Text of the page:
In this research, participants were referred for sex selection and consequently most of them (93%) agreed to have the experience of embryo sex determination. In examining the parental gender preferences and the general gender preferences in participants, the tendency was toward the male sex. Son preference is an important issue that has a significant impact on the risk of female birth and can change the reproductive behavior of couples. Zubair et al. performed a study in Pakistan on gender preference issues and evaluated the demand of pregnant women for sex selection of embryos before transfer to the uterus. Demand for boys was so high in some classes that may have caused gender imbalances. It also showed pregnant Pakistani women were embracing this technique (7). Conversely, in the study of Al-akour et al. and study of Statham in England, 58% and 82% of respondents did not have any gender preferences, respectively (17, 18). The results of similar studies are controversial and mostly dependent on the geographical areas. Although in the present study, results revealed the tendency to male sex, the tendency was not so strong. Therefore, it seems unlikely that this selection is subject to conditions such as gender discrimination and will result in gender composition changes of the population in future. Tendency for abortion has been more in women with daughter (26.51%) in the study of sheykhi (2012) in Iran (12). As son preference is a significant predictor for induced abortions in women (19, 20) and induced abortion is illegal in Iran except in certain medical conditions (16), then it seems that allocating enough resources for sex selection services can reduce the incidence of illegal induced abortion in Iran.
In the present study, participants consent to embryo sex determination to balance the sex composition of their children has won a high percentage. In other words, most people would employ sex selection to have a balanced two-child family and balancing has more influence on the desire to sex selection than the male preference (21, 22). Furthermore, it can be inferred from the results that agreement of people to embryo sex determination with non-medical reasons in the present study was for balancing the sex composition of their children and not for sex discrimination which is especially common in some Asian countries. Similarly, in a study that was conducted on 809 couples during 18 months in England, it was revealed that the aim of majority of the clients for using sex determination techniques was to have a balanced family, and 95% of couples went to the center only for this reason, to have a balanced family (23). In a study conducted by Jain (2005), it was shown that infertile women seriously wanted to choose the sex of their fetus, especially those who had no children or who had children of the same sex (3). In the study of Himmel et al. (2008) in Germany, a positive attitude towards sex selection was more likely in infertile people if the respondents had a preference for either a boy or a girl and/or had an unbalanced family (24). Preference for having at least one child of each sex is a common pattern of parental gender preferences in many different social, economic and cultural contexts (25). Although the participants in this study were referred to the center for sex selection, they were satisfied with the sex composition of their existing children. It means that family balancing is more important than having a child with special sex composition.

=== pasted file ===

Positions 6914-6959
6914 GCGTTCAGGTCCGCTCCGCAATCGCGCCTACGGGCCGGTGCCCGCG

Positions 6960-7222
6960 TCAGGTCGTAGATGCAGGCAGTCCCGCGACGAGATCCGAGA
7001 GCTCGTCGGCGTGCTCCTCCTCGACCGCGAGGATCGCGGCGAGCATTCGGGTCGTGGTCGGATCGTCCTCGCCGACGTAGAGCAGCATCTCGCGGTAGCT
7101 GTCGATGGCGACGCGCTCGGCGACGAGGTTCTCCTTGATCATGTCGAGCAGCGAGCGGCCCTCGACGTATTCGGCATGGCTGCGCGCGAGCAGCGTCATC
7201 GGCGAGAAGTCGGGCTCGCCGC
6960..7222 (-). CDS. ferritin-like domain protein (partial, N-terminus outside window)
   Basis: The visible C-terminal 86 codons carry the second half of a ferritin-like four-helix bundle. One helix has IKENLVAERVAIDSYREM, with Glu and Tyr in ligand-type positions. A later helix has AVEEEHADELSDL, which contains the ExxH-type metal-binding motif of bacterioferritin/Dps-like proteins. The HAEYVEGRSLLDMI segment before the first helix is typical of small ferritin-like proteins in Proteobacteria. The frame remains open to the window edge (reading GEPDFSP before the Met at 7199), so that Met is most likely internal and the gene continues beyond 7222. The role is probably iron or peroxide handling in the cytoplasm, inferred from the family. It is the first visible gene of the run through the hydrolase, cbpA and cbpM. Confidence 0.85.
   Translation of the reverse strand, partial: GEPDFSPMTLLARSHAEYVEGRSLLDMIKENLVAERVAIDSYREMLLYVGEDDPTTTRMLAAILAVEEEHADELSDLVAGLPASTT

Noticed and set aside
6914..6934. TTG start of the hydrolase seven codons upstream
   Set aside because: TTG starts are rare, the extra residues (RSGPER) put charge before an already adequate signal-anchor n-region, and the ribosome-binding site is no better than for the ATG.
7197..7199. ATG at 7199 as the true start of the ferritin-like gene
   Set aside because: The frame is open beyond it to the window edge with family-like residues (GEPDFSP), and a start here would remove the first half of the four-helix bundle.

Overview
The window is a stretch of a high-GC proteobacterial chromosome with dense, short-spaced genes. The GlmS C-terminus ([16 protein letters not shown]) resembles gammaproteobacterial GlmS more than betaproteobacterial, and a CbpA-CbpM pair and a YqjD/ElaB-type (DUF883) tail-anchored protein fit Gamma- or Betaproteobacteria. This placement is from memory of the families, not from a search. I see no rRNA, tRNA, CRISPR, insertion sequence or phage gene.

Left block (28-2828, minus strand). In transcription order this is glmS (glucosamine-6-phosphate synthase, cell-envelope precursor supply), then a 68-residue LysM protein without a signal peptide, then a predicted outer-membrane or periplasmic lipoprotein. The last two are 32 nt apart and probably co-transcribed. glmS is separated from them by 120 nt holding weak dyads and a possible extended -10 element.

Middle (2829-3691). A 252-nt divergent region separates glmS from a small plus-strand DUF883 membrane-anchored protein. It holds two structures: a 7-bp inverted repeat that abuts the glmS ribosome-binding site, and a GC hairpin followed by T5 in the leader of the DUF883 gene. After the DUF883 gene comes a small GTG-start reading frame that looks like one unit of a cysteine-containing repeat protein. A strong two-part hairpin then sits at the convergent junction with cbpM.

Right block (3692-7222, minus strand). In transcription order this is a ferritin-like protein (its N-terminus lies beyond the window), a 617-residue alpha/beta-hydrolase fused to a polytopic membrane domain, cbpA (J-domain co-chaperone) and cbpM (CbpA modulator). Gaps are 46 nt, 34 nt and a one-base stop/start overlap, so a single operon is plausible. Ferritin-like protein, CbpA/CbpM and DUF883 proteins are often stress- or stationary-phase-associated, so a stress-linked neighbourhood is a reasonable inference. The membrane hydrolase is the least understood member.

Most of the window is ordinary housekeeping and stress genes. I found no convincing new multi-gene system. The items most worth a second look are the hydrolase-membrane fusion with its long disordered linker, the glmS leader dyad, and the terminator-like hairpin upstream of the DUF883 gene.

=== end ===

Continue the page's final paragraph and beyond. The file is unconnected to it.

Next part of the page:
The hypothesis that parents’ religious values and their idea about "ownership of body components" may influence their attitude about sex selection was evaluated and based on the findings of the present study, it could be claimed that respondents had a positive attitude toward sex selection with respect to religious values, ownership of body parts and body products. The participants had moderate awareness of gender determination methods. Higher education levels resulted in more agreements to embryo sex selection with medical and non-medical reasons. Similarly, in the study of Kippen (2006) in Australia, respondents with bachelor degree or above were more likely to agree with this technology (26). In the study of Gleicher and Barad in USA (2007), Chinese, Arab/Muslim and Asian-Indian couples preferred male children more than female (27). However, sex selection in terms of different ethnicities was not significant in the present study.
In examining parental gender preferences and gender preferences, tendency was toward the male sex but it was not so strong. Most participants agreed to have the experience of sex selection and wanted to use this technique for gender balance in the family. Only women's level of education had positive effect on agreements to embryo sex selection with medical and non-medical reasons. The participants were satisfied with their existing child sex composition, although they were referred to the center for sex selection. In fact, providing sex selection services to Iranian couples seeking family balancing is unlikely to result in some conditions such as gender discrimination or severe sex imbalance. It seems that allocating enough resources for sex selection services can reduce the incidence of illegal induced abortion in Iran.
We are grateful to all of the colleagues at the Avicenna fertility clinic for their inspiration and contribution. This study was supported by grant number 88-050 from the Avicenna Research Institute.
Conflict of Interest
The authors have no conflict of interests to declare.